13. The method of claim 9, further comprising:

reducing an absolute value of the imaginary part of the output impedance of the inverter toward zero in order to maximize the power transfer efficiency from the inverter to the load.

14. The method of claim 9, further comprising:

generating, by the controller, the control signal based on a lookup table and an algorithm, wherein the lookup table determines a capacitance value of a capacitor array in the impedance tuning circuit.

15. An impedance matching system that connects to an amplifier of an inverter and a load, comprising:

a first phase detector that detects a first phase of an output voltage at the output port of the inverter;
a second phase detector that detects a second phase of an output current at the output port of the inverter;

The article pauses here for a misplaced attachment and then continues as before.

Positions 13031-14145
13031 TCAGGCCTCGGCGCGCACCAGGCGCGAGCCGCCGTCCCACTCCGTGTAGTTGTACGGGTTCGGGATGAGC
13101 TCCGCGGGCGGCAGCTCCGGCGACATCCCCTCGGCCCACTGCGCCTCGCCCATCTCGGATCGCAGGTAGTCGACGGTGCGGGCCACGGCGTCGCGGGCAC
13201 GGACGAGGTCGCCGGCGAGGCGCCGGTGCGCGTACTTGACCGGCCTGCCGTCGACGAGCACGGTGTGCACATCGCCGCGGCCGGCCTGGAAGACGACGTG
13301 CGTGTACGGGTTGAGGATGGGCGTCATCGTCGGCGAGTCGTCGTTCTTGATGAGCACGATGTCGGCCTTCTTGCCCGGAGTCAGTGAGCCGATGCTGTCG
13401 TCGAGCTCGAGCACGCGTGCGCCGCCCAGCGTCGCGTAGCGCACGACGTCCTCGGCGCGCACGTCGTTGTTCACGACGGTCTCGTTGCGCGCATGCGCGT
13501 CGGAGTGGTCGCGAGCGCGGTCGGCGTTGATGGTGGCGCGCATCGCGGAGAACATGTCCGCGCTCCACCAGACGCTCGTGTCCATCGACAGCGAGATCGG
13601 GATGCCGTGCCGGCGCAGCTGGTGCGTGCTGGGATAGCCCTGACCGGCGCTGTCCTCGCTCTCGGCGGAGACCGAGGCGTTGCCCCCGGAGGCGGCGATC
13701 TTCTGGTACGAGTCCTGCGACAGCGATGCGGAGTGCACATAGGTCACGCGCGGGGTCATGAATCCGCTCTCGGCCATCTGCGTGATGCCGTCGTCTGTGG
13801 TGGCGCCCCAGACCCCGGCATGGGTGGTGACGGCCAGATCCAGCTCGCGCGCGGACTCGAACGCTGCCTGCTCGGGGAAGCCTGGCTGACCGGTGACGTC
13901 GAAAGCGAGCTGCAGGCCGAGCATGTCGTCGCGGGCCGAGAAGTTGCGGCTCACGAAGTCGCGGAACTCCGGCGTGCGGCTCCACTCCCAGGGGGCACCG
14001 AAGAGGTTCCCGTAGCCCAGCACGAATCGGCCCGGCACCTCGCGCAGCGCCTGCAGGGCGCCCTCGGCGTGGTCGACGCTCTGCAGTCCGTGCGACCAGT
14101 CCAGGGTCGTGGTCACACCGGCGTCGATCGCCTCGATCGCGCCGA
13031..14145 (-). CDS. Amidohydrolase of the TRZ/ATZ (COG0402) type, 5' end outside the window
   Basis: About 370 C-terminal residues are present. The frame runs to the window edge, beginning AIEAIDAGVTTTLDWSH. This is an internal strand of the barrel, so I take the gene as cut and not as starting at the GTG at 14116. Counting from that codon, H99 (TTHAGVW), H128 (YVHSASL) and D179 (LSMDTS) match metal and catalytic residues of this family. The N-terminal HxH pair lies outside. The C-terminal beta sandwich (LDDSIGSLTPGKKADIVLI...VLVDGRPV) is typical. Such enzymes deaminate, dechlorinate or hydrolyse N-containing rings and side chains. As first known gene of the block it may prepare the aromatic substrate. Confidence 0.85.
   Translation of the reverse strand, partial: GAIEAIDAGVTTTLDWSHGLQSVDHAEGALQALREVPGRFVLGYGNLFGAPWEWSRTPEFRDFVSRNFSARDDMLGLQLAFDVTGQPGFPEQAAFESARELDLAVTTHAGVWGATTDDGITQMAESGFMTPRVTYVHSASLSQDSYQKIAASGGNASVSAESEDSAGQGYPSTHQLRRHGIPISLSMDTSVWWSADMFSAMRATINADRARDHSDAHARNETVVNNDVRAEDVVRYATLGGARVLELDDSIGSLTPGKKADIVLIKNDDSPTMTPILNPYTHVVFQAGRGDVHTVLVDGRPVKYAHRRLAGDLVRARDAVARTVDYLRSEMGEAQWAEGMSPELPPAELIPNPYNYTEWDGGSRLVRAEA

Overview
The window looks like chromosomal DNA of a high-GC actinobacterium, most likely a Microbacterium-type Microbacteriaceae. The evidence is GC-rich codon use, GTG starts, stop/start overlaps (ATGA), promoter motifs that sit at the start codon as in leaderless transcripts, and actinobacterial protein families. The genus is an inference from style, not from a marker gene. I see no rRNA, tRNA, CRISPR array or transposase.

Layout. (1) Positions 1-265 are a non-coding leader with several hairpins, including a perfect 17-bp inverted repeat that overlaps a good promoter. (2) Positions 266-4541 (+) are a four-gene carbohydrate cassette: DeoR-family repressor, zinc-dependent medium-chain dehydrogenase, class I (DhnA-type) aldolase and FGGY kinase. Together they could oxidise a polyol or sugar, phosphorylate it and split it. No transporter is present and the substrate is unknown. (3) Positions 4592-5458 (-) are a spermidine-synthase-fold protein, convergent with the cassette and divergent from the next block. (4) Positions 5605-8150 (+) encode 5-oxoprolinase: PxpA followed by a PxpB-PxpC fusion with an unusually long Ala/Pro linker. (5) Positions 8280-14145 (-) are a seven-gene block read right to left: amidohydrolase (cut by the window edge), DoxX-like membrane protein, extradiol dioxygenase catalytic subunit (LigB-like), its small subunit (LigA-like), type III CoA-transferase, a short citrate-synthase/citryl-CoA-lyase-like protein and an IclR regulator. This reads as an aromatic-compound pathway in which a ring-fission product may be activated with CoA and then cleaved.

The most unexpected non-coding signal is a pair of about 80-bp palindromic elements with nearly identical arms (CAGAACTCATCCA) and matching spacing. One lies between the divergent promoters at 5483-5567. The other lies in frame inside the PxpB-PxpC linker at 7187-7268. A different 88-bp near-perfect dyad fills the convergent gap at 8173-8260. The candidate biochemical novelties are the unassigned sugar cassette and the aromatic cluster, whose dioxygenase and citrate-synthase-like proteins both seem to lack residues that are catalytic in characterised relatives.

a phase difference detector that detects a phase difference between the first phase of the output voltage and the second phase of the output current;
a controller that receives the phase difference from the phase difference counter and generates a control signal that changes an output impedance of the inverter in response to detecting that changes occur to the load that is coupled with the impedance matching system; and
an impedance tuning circuit that receives the control signal from the controller and changes an imaginary part of the output impedance of the inverter to zero in order to maximize a power transfer efficiency from the inverter to the load.

16. The impedance matching system of claim 15, wherein the phase difference detector detects the difference between the first phase and the second phase, generates a number based on the difference between the first phase and the second phase, integrates the number in a periodical cycle, generates an average number over the periodical cycle, and sends the average number to the controller.

17. The impedance matching system of claim 15, wherein the impedance tuning circuit reduces an absolute value of the imaginary part of the output impedance of the inverter toward zero in order to maximize the power transfer efficiency from the inverter to the load.